Day #27 – Know Your Book’s Category

By Dawn Frederick

Here’s a good way to cause brain freeze for some agents (at least mine). Coming to the query process without any idea of which books are direct competition, and even worse no idea about the book’s category. I already hear some of you asking, “Really, this happens?”  Yes it does and more than I’d prefer.

Here are some ways to avoid falling into that trap:

1.  Write a book proposal. This easier said than done, but it’s worth noting that the book proposal is a tentative business plan for any book. Both agents and publishers need to see the commercial potential for the books considered. This includes a clear knowledge of one’s audience, how readers will learn about the book upon publication, and a good competitive analysis.  A book proposal will accomplish this task. Take my word, writing a good thorough business plan for your book = a better idea of where it should be shelved in a store.

2. Do a walk-through of a bookstore. Brainstorm as to where your book would be shelved. Then visit the nearest brick and mortar bookstore, and study at the books within that category. IF none of these books share even a basic similarity to your book idea (unlike them being similar to one another), it’s time to figure out which section is better suited.

ex: I receive many queries around the theme of stories of raising one’s children, with a statement the books belong in the humor section. So let’s break it down. The main plot revolves around parenting. The next layer is that the author(s) personal experience(s) regarding parenting. And there are some funny elements too.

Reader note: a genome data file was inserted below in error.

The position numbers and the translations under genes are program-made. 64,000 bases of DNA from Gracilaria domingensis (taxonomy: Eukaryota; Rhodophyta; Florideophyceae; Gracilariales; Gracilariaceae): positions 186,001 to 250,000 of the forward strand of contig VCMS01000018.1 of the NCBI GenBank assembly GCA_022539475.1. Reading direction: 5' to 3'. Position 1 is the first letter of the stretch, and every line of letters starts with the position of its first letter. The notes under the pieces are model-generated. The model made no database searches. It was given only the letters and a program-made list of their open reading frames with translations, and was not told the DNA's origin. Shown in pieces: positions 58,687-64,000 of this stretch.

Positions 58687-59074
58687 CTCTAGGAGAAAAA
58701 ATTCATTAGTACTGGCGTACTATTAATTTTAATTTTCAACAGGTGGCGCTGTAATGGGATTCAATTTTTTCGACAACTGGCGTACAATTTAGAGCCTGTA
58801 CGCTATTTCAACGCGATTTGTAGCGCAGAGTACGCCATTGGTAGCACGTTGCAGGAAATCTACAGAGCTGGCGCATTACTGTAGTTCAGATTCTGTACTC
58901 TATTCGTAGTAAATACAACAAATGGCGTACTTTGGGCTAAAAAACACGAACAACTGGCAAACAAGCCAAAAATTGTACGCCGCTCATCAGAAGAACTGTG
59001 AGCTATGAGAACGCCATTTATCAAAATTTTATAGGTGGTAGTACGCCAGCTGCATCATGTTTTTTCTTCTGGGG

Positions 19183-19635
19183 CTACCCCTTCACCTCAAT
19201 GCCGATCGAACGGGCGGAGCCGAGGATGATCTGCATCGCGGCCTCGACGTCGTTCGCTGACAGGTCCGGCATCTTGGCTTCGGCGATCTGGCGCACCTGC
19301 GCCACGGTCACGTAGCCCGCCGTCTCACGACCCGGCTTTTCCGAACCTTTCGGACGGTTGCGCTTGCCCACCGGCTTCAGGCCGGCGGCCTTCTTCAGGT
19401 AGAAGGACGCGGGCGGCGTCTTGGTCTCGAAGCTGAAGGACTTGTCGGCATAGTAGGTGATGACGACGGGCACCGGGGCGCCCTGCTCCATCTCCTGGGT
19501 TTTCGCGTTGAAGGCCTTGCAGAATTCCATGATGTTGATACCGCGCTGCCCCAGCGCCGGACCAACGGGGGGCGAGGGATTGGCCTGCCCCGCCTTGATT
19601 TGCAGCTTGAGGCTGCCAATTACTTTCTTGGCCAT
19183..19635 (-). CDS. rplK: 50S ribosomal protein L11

What is the main theme? Parenting. What’s telling that story? Personal experiences and humor. Now go to the humor section of any bookstore, the humor books aren’t necessarily all personal essays about one’s life (or being a parent). However, a quick trip to the parenting section should reveal books of a similar nature. Or possibly memoir, due to the highly personal nature of the storytelling.

3. Read books within the your book’s category. This should go without saying, but sadly it bears repeating. I’ve actually heard some writers state (proudly), they don’t read books within the category for their books.

Hear that sound? It’s my brain exploding. If any author is going to be able to navigate the industry, it’s a good idea to be  an avid reader with books of similar matter.  For one thing, it helps one know what’s already published. Most importantly, this is a great reflection to understanding what agents and publishers are looking for.  Not only are we looking for good writing, but fresh ideas too.  i.e. do we need another Edward/Bella repeat on the bookshelves right now? I believe not. 

What are some other ways you’ve narrowed down your book’s category? And have you fallen into the trap and how did you get back on track?